For those dizzied by the sprawling urban jungle that is Bangkok, there are also a few “green pockets”, where it is possible to forget that Bangkok is one of the world’s biggest cities:
Lumpini Park - It is Bangkok's largest and most popular park, ornamented by an artificial lake, itself surrounded by broad lawns and lush tropical vegetation. It is one the best outdoor escapes from Bangkok without leaving town. Lumpini is conveniently located close to the main commercial and shopping areas of the city. It was built in the early 1920s by King Rama VI, with the intention of being Bangkok’s equivalent to Central Park. The best time for a walk in this green haven is at the end of the afternoon when the park is abuzz with families and joggers, as well as elderly residents taking dance classes.
Phrapadaeng - Another way to forget about the pollution, noise and traffic jams of Bangkok is to make your way to the tranquil neighborhood of Phrapadaeng. This area is located across the river. After crossing the Chao Phraya, you will enter a world of jungle-strewn land replete with tropical landscape, including klongs (canals), fruit plantation, mangroves, ancient temples and traditional wooden Thai homes. Phrapadaeng is a favorite place for hikers and bikers and it is the best place in Bangkok to discover the traditional Thai way of living.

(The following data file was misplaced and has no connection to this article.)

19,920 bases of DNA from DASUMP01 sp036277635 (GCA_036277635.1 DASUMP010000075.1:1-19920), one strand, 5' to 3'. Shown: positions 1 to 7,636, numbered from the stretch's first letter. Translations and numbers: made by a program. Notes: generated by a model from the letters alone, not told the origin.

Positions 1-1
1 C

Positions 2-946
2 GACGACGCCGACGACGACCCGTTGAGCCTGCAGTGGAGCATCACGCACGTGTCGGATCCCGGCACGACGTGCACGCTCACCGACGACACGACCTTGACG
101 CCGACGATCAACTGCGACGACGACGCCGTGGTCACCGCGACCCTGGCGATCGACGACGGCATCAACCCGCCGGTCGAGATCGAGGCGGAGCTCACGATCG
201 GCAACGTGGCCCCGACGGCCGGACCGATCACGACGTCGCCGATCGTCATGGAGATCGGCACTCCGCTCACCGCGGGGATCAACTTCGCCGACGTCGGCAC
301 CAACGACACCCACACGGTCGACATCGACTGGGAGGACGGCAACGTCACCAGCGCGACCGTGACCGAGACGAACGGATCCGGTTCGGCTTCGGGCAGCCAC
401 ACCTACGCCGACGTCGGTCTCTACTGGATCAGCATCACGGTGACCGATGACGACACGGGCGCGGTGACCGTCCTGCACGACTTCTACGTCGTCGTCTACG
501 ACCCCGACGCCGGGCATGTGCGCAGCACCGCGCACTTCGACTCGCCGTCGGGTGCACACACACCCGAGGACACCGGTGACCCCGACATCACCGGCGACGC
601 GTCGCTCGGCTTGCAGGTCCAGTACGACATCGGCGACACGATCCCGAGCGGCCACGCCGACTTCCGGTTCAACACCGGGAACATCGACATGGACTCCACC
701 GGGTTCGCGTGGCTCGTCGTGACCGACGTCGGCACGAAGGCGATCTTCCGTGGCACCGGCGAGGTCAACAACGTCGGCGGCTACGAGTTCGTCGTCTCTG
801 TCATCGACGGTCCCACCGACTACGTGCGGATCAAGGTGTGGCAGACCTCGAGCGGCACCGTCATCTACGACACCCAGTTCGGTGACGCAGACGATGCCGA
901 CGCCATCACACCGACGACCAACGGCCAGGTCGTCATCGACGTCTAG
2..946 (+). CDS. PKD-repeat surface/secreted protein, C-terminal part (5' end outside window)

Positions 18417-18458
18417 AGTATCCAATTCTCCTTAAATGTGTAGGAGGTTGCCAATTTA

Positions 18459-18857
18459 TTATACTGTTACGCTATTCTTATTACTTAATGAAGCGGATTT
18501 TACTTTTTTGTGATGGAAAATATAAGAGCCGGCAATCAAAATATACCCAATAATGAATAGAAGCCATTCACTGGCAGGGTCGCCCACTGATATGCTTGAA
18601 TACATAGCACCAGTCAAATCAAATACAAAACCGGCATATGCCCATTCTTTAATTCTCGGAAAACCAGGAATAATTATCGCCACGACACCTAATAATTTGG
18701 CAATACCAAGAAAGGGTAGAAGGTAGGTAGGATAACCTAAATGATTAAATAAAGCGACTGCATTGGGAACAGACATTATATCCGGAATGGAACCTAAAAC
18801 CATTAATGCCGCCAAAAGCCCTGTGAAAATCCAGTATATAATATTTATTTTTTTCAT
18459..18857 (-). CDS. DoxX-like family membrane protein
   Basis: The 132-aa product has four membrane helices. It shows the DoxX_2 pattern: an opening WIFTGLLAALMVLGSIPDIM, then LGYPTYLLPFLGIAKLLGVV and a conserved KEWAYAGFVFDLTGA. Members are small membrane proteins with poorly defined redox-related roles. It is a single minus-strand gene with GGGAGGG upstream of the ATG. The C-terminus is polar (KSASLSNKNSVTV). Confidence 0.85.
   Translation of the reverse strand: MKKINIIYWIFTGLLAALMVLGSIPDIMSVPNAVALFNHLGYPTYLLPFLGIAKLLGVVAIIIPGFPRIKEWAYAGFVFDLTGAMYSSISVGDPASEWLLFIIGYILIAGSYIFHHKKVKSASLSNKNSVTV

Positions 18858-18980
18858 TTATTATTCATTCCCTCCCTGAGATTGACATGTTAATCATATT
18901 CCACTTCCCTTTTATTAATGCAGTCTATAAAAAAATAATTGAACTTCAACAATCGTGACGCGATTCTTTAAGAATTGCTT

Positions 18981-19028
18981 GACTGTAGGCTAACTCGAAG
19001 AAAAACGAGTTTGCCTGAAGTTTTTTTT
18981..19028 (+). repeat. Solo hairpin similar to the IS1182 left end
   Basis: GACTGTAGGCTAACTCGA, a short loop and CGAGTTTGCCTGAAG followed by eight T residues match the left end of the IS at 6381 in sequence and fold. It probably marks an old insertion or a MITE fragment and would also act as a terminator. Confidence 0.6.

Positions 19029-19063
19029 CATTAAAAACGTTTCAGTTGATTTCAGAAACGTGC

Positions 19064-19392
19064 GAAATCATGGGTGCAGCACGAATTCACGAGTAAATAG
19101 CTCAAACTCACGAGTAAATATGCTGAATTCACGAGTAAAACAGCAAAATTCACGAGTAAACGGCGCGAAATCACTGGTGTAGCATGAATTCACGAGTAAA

Being of one of the world’s hot spots, Bangkok and Thailand as a whole offer a great choice of very good hotels at unbeatable prices. For a fraction of the rates of hotels in Europe, India or Hong Kong, you will be able to stay at the numerous five or four star accommodations. Most of these can be found in the major commercial and tourist areas of Sathorn, Silom, Ratchadumri, Wireless Road/Chit Lom, along Sukhumvit Road or along the Chao Phraya river. The following are those I have tried and recommend:
Fraser Suites Urbana Sathorn (Serviced Apartments) - 55 South Sathorn Road, Bangkok. Tel: +66-2-227-9999. http://bangkok-sathorn.frasershospitality.com/